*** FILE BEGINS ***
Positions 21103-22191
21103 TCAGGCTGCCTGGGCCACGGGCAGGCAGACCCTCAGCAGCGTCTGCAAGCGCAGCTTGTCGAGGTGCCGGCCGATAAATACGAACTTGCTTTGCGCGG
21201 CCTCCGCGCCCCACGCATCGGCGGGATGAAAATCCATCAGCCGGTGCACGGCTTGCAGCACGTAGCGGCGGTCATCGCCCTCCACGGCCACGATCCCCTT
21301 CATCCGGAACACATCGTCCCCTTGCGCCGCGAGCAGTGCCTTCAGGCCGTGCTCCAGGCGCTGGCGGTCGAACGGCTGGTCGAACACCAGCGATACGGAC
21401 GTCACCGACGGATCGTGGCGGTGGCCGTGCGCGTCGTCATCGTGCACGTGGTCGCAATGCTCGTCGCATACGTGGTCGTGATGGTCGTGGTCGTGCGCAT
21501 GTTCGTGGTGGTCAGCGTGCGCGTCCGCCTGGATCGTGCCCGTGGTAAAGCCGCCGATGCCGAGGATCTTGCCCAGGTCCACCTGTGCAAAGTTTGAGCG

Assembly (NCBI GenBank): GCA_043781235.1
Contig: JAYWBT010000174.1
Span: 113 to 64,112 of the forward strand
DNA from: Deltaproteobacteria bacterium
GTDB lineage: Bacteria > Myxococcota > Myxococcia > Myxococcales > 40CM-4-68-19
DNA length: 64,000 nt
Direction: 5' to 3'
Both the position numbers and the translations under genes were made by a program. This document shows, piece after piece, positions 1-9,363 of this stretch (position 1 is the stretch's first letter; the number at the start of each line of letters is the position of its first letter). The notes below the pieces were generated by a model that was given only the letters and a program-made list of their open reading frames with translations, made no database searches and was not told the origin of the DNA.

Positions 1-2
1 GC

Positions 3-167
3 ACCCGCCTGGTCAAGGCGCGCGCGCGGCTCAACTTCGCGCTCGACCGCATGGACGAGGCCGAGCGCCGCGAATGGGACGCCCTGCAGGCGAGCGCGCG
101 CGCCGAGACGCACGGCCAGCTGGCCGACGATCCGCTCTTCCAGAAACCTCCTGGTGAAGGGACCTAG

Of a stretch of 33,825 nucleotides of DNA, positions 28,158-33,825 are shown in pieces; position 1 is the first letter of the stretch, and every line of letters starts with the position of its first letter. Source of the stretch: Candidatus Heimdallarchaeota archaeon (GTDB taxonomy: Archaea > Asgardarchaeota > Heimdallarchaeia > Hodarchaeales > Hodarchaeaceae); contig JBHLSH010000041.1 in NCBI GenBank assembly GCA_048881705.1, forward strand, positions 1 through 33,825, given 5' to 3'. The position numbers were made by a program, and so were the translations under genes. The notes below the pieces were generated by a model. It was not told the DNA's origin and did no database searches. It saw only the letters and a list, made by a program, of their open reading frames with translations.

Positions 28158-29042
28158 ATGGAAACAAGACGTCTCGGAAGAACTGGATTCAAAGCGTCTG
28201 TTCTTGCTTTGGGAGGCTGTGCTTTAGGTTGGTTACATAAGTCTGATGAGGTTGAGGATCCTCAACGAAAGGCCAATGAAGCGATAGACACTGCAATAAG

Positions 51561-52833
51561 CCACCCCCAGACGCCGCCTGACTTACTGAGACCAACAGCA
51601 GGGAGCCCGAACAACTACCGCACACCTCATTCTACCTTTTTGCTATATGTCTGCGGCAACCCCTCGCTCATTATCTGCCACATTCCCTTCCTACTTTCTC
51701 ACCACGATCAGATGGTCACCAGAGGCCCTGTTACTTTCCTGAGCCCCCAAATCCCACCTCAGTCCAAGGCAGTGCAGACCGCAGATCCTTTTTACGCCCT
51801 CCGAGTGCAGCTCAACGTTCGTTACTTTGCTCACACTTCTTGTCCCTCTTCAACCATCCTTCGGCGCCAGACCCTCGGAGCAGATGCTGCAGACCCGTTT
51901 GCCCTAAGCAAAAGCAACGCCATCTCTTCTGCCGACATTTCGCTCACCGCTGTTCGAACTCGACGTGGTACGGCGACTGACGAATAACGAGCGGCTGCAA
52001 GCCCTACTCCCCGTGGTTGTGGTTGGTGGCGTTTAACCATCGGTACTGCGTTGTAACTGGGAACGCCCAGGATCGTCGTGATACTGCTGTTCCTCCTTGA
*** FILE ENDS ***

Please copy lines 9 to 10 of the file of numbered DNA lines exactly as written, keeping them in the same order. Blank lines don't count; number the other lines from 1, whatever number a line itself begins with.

Span: 113 to 64,112 of the forward strand
DNA from: Deltaproteobacteria bacterium